Pond at Caldwell RV park

The next morning this Harlequin duck arrived at our door. Clearly he knew that trailers had people with food in them! He kept close the whole time we were getting ready to depart and I'm sure he was really disappointed when we didn't make free with any goodies. How'd you like to be stared down by the beady red eye?

Harlequin duck at Caldwell ID   Harlequin duck at Caldwell ID

From Caldwell we drove west to Mountain Home, Idaho and then south on Highway 51. The terrain is like most of Eastern Washington and Oregon: golden rolling hills and sage brush. It may not technically be part of the scablands but it sure looks like it! The highway winds its way south and eventually enters the Duck Valley near the border with Nevada. Just south of the border is the Wildhorse Reservoir, which provides irrigation for the Duck Valley Indian Reservation in both Idaho and Nevada. Along the way we saw several herds of antelope! Yes, this the true "home home on the range where the deer and the antelope play"! I'd never seen antelope before so I was really excited.

The Wildhorse Reservoir has a great state park in addition to a whole bunch of Bureau of Indian Affairs and BLM campgrounds along it's shores. We chose to camp in the state park because it was nicely laid out and actually had a few trees!

As we were setting up camp we saw a herd of antelope along the shoreline not far from the trailer. The bounded away and we didn't see them again so no photos of them. Someday!

After lunch we took a little hike down to the shoreline. We stopped about halfway down the ridge and I shot this panorama shot. It was a gorgeous day in the low 70's.

Wildhorse Reservoir NV

We found lots of antelope tracks along the beach but no antelope. Here and there I saw little clumps of asters in bloom, a little scraggly but flowers never the less.

Asters Wildhorse Reservoir NV

Even better there were these fun yellow poppies I'd never seen before.

Poppy at Wildhorse Reservoir NV

And there were lots of nice rocks that invited you to make rock piles--8 rocks high ain't too bad!

Rock pile Wildhorse Reservoir NV

Here's a panorama shot from the beach. It's a big lake and there was no one out on it at all but ducks and white pelicans who were too far out to photograph.

Panorama shot Wildhorse Reservoir NV

On the way back to the trailer we encountered several prairie grouse who did a great job of startling me as they took off in a whir of feathers. Turns out they are a threatened species everywhere else in Nevada but are present in good numbers along the reservoir.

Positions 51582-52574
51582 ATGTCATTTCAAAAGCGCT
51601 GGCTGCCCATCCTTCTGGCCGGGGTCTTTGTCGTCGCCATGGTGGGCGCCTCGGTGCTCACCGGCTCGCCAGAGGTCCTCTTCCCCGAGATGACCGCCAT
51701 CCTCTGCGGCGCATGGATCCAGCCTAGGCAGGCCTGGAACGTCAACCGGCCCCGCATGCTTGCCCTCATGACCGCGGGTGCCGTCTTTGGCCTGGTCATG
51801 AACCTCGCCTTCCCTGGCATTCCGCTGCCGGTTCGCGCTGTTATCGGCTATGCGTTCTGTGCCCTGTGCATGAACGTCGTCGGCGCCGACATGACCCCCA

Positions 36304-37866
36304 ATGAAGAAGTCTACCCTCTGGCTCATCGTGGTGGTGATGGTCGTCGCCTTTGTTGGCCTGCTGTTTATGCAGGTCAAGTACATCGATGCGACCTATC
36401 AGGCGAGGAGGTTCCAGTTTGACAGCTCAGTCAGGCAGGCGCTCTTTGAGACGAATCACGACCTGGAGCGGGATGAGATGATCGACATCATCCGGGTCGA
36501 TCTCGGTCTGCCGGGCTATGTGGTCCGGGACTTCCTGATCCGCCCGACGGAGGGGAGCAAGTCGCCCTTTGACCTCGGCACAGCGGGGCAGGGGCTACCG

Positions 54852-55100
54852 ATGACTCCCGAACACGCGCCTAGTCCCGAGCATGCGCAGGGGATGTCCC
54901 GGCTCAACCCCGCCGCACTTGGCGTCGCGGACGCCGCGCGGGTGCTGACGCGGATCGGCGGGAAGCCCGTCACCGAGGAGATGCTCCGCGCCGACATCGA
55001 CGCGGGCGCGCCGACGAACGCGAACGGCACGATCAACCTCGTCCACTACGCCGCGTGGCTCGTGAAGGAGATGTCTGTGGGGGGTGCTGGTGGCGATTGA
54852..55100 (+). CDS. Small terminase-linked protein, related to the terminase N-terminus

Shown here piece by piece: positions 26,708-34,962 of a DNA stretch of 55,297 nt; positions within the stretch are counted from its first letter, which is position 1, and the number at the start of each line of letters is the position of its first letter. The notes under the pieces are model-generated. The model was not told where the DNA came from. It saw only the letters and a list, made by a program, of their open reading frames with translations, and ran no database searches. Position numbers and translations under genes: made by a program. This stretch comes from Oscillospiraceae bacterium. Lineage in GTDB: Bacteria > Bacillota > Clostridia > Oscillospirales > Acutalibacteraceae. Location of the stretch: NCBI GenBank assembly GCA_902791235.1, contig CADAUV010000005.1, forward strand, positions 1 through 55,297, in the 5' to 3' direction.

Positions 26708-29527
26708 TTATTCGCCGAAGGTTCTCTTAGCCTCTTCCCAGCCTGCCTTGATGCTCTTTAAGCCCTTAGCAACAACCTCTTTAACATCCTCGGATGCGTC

In the late afternoon the wind came up some and the clouds made some great patterns in the sky. Mare's Tails, they're called!

Mare's tail clouds Wildhorse Reservoir NV

And the light painted the hills with wonderful shadows too.

Afternoon shadows Wildhorse Reservoir NV

And then the full moon came up as I was starting to cook dinner. I had to drop everything, grab the camera and shot pictures as it came up over the hills.

Full moon Wildhorse Reservoir NV Full moon Wildhorse Reservoir NV

Full moon Wildhorse Reservoir NV

While I was out taking photos of the moonrise I turned and saw we were getting a good sunset too. Photo heaven!

Sunset at Wildhorse Reservoir NV

It was cold that night--down to 29.5 degrees before the sun warmed things up in the morning. We didn't have an electrical hookup so we snuggled up close for the night and then turned on the gas furnace in the morning. It's amazing how fast it can warm up the Casita!

When we went to break camp I noticed that there was no wind and lake was still as glass. You know me and reflection photos! I just couldn't NOT take a few.

Early morning reflections Wildhorse Reservoir NV

Morning reflections Wildhorse Reservoir NV

I really liked this place. The campsites were widely spaced. The few neighbors we had were very quiet so we felt as if we had the place to ourselves. There was wildlife to watch and these wonderful views. As we left in the morning we stopped to use the dump station and had a nice chat with the ranger who has lived here full time for 9 years! He said it was busy in the summer and again in the winter for ice fisherman! It's one of the coldest places in Nevada and the lake freezes solid. I can imagine that wind blowing off the lake at -20 degrees. Brrrrrr. If we go back it will NOT be in the winter.

That day we drove south and east through Nevada to Great Basin National Park which is on the border of Nevada and Utah. It was Friday and the campgrounds were full! We ended up on the highway in an RV park behind a motel/restaurant/bar where the bar was in Nevada (with casino) and the motel and gas station were in Utah!

In Part II we'll take you on a tour of Lehman Caves in Great Basin National Park. It'll be warm outside but wear your coat because the caves are 50 degrees!